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What does it do?

Mefloquine is used to prevent and treat malaria.

How should you take it?

Take mefloquine as directed with food and a glass of water. Usually it should be swallowed whole as it has a bitter taste. It may be crushed and given in water or milk if you are unable to swallow tablets.

What if you forget a dose?

Take the missed dose as soon as possible. If it is close to the time for your next dose, skip the missed dose and carry on as normal. Do not take two doses at the same time.

Can you take other medicines?

Some medicines available without a prescription may react with mefloquine including:

  • fluconazole (e.g. Diflucan®)
  • miconazole oral gel (e.g. Daktarin Oral Gel®)

Tell your pharmacist or doctor about all medicines or treatments that you may be taking, including vitamins, herbal products (e.g. St John's wort) or recreational drugs (e.g. ecstasy).

What side effects might you notice?

Side EffectsRecommended action

Seizures, restlessness, nervousness, confusion, hallucinations, unusual behaviour or thinking

Fast or irregular heartbeat

Trouble breathing

Tell your doctor immediately

Hearing loss, changes in vision

Tell your doctor

Low mood, headache, dizziness, ringing in the ears

Trouble sleeping, strange dreams, tiredness

Numbness or tingling of the fingers or toes

Fever, chills, muscle aches and pains

Nausea, vomiting, diarrhoea, stomach cramps

Tell your doctor if troublesome

If you notice any other effects, discuss them with your doctor or pharmacist.

Other information:

  • Tell your doctor if you have heart, liver or a mental health problem, an allergy to quinine, or if you have ever had a seizure.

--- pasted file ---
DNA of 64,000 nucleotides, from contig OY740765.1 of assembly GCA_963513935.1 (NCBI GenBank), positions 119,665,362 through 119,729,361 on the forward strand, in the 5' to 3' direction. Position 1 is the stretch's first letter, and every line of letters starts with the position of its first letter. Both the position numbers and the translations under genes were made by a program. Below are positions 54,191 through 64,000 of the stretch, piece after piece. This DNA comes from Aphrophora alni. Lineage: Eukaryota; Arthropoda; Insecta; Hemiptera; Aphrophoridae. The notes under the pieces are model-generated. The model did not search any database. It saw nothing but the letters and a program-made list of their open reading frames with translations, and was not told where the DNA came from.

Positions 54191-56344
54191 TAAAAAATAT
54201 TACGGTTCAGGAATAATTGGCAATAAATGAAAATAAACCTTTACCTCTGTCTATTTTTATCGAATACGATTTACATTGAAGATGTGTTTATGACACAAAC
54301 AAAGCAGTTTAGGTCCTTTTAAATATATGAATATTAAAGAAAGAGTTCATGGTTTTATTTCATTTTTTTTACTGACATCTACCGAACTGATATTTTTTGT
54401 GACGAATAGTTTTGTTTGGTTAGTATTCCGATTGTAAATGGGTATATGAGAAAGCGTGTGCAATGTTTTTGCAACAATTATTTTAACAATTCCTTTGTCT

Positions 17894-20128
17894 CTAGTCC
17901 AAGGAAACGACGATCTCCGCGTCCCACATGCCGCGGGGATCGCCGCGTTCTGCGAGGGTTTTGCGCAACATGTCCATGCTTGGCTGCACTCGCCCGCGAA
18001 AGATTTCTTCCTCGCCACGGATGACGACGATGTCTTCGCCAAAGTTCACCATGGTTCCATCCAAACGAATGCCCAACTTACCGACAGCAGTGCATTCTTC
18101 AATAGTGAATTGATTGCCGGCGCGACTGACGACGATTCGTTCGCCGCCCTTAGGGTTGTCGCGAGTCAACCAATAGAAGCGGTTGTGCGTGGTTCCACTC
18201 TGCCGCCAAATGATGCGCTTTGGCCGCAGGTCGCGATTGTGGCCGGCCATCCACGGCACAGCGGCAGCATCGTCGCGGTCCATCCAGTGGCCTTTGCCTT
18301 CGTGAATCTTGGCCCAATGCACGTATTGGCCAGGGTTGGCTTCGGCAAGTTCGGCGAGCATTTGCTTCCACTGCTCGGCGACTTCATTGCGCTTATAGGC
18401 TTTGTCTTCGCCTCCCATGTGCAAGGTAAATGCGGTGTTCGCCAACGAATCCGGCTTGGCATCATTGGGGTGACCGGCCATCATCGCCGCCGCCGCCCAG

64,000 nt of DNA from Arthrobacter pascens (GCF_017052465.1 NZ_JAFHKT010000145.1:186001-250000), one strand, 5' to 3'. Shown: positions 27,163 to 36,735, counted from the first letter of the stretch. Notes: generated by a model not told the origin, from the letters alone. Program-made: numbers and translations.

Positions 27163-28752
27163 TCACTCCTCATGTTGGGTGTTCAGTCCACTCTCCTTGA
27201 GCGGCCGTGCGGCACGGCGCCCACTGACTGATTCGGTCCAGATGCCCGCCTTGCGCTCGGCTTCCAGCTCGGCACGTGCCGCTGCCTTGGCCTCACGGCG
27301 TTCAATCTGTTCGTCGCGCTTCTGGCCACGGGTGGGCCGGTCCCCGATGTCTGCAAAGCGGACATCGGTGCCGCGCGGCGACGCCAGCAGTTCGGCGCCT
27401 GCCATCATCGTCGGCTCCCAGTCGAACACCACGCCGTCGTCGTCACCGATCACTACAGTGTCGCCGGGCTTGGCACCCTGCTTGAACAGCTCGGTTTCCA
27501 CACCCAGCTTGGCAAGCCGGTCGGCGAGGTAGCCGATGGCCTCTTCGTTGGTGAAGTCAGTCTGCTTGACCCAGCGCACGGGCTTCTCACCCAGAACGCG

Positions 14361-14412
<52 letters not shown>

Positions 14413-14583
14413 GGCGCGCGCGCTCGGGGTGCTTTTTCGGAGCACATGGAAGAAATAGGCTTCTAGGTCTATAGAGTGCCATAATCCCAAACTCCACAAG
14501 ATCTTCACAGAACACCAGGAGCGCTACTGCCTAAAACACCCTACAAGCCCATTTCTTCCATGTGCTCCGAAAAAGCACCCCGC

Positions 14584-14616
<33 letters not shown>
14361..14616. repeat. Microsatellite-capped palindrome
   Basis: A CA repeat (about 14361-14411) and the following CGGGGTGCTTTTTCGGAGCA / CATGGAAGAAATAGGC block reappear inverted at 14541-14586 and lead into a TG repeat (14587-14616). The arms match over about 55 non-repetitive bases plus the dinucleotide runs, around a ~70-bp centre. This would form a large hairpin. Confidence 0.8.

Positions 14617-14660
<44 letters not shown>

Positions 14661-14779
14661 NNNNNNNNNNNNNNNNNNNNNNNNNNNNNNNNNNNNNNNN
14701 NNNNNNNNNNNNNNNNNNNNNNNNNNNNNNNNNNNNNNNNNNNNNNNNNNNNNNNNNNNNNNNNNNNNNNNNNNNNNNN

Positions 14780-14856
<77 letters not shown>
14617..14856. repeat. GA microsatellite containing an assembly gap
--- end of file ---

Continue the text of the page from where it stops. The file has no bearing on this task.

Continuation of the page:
• Tell your doctor if you are pregnant, planning to become pregnant, or breastfeeding.
  • Mefloquine may make you dizzy or sleepy and make it dangerous to drive, operate machinery or do other activities that require you to be alert. Limit alcohol intake because it can increase these effects.
  • Your doctor may need to check your blood and eyes while you are taking mefloquine.

This leaflet contains important, but not all, information about this medicine.

Prepared by the PILs Committee at Christchurch Hospital, Canterbury District Health Board, New Zealand. December 2017

For more general information about this sheet and its contents, see: What does a My Medicines sheet cover?

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About My Medicines

My Medicines Patient Information Leaflets (PILs) contain important, but not all, information about the medicines they describe.

For more information about the sheets, see: What does a My Medicines sheet cover?

My Medicines is developed by a team at the Canterbury District Health Board. Our team is made up of doctors, pharmacists, and a non-medical person to help us keep to plain language. We also discuss our information with specialist health professionals or groups when needed